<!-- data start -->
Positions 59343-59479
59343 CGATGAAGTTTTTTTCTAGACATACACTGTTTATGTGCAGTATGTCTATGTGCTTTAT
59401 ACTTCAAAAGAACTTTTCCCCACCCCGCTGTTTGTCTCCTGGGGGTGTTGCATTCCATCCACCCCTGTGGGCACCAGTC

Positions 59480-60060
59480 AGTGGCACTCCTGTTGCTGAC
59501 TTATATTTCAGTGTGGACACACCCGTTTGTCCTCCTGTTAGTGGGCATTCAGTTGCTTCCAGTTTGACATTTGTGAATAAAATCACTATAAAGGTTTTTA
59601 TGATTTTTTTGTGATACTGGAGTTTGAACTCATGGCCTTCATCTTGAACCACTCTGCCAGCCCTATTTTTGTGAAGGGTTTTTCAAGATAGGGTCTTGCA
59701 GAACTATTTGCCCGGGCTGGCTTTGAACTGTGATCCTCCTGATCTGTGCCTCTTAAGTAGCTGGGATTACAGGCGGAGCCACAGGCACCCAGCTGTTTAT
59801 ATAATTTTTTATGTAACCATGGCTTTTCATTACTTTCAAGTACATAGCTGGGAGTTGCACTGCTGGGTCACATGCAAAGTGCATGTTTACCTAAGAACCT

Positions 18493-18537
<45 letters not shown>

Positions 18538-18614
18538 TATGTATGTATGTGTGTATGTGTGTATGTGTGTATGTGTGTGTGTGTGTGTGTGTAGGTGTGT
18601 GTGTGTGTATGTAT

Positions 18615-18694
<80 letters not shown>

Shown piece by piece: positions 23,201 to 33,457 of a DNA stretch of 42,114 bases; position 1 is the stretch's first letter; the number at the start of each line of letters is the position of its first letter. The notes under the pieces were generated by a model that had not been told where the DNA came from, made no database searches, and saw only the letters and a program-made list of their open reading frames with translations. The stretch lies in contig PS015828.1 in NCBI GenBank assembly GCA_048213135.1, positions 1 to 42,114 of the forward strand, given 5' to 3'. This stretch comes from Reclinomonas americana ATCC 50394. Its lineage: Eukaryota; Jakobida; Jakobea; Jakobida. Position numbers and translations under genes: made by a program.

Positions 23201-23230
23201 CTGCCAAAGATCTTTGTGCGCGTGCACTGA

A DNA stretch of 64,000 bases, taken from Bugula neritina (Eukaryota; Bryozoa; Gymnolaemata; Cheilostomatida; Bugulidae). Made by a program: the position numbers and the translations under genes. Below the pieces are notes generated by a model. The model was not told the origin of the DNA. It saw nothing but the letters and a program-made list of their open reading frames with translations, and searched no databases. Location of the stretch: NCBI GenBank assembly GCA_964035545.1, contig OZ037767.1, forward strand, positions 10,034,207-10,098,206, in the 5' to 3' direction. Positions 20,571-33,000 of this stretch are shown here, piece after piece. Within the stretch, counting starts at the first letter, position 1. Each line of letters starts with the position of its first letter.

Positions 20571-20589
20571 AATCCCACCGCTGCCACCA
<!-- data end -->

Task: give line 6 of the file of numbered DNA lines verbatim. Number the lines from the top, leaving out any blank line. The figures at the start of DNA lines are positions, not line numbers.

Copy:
59501 TTATATTTCAGTGTGGACACACCCGTTTGTCCTCCTGTTAGTGGGCATTCAGTTGCTTCCAGTTTGACATTTGTGAATAAAATCACTATAAAGGTTTTTA